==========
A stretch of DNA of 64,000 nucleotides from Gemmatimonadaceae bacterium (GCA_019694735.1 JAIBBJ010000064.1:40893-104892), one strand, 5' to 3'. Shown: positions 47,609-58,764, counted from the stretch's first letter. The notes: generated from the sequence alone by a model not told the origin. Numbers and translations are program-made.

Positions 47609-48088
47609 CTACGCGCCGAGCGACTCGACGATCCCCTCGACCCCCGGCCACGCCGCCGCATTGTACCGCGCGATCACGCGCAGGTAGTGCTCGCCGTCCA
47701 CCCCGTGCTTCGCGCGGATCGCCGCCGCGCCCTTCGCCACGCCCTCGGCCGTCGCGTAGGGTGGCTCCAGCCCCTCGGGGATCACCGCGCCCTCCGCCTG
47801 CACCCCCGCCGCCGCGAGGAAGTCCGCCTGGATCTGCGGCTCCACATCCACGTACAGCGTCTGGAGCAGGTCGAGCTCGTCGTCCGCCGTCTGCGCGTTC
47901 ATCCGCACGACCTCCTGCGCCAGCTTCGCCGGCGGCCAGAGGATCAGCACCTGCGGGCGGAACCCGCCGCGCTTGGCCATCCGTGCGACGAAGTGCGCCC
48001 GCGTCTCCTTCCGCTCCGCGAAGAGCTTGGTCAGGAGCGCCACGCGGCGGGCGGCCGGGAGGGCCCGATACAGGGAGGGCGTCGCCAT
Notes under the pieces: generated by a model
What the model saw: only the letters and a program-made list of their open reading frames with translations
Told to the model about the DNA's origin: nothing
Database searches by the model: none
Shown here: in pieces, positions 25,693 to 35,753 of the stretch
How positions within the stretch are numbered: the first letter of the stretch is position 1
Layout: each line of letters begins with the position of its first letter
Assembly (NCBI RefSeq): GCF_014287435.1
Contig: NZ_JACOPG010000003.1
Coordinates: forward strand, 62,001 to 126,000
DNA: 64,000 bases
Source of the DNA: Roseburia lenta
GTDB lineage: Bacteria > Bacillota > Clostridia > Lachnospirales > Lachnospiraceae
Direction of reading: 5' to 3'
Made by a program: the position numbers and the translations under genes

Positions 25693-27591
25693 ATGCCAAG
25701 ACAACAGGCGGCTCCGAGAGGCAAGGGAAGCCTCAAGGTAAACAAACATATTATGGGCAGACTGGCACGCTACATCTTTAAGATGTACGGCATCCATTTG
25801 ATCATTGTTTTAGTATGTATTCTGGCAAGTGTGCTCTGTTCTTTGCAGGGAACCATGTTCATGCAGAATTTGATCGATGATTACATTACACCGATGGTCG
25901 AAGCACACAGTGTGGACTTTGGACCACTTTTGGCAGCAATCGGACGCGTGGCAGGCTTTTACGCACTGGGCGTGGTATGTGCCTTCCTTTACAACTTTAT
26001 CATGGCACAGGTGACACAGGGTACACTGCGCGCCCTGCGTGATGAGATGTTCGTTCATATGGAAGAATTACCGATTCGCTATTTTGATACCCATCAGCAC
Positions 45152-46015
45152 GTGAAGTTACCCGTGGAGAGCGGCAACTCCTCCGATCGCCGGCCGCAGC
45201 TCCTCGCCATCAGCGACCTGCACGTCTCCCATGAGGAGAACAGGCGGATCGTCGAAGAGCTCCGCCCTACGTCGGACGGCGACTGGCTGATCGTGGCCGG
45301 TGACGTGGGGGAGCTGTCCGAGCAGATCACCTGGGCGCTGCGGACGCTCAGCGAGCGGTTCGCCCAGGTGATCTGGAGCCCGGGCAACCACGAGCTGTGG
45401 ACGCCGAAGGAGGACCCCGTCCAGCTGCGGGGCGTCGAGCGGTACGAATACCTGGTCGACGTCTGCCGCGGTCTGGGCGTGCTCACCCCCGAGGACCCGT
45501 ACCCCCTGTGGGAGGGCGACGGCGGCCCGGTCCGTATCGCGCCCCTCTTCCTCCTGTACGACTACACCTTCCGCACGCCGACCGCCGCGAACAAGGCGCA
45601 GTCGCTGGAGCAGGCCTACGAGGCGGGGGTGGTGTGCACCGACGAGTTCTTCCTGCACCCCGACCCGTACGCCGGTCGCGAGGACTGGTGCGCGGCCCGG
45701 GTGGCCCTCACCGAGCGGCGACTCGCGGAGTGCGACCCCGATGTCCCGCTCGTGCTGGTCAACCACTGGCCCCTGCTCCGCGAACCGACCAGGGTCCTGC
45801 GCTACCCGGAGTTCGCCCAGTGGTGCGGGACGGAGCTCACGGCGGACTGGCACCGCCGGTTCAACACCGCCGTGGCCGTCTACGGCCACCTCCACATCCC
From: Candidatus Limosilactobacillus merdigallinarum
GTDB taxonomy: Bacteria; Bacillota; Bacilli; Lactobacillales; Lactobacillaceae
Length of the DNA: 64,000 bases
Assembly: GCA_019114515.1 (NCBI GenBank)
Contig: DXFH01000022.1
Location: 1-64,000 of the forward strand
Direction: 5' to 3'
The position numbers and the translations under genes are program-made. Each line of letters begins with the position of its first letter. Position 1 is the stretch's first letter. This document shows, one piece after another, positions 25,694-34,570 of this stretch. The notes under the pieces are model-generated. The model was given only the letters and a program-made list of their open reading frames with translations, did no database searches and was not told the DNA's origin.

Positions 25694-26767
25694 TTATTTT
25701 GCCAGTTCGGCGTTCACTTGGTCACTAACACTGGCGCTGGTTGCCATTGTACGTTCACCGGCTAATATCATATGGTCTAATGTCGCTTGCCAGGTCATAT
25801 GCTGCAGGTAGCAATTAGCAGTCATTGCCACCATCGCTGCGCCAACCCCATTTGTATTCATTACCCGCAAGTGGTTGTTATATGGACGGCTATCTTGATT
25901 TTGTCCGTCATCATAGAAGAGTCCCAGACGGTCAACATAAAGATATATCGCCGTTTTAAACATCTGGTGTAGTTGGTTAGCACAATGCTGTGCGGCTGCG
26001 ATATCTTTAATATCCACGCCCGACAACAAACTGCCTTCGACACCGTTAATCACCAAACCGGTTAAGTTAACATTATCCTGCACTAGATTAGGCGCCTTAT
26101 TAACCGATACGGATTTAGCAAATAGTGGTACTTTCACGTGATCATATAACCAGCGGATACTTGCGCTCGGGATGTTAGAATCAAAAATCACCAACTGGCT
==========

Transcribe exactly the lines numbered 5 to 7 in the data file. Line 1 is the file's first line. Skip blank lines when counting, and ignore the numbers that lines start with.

47801 CACCCCCGCCGCCGCGAGGAAGTCCGCCTGGATCTGCGGCTCCACATCCACGTACAGCGTCTGGAGCAGGTCGAGCTCGTCGTCCGCCGTCTGCGCGTTC
47901 ATCCGCACGACCTCCTGCGCCAGCTTCGCCGGCGGCCAGAGGATCAGCACCTGCGGGCGGAACCCGCCGCGCTTGGCCATCCGTGCGACGAAGTGCGCCC
48001 GCGTCTCCTTCCGCTCCGCGAAGAGCTTGGTCAGGAGCGCCACGCGGCGGGCGGCCGGGAGGGCCCGATACAGGGAGGGCGTCGCCAT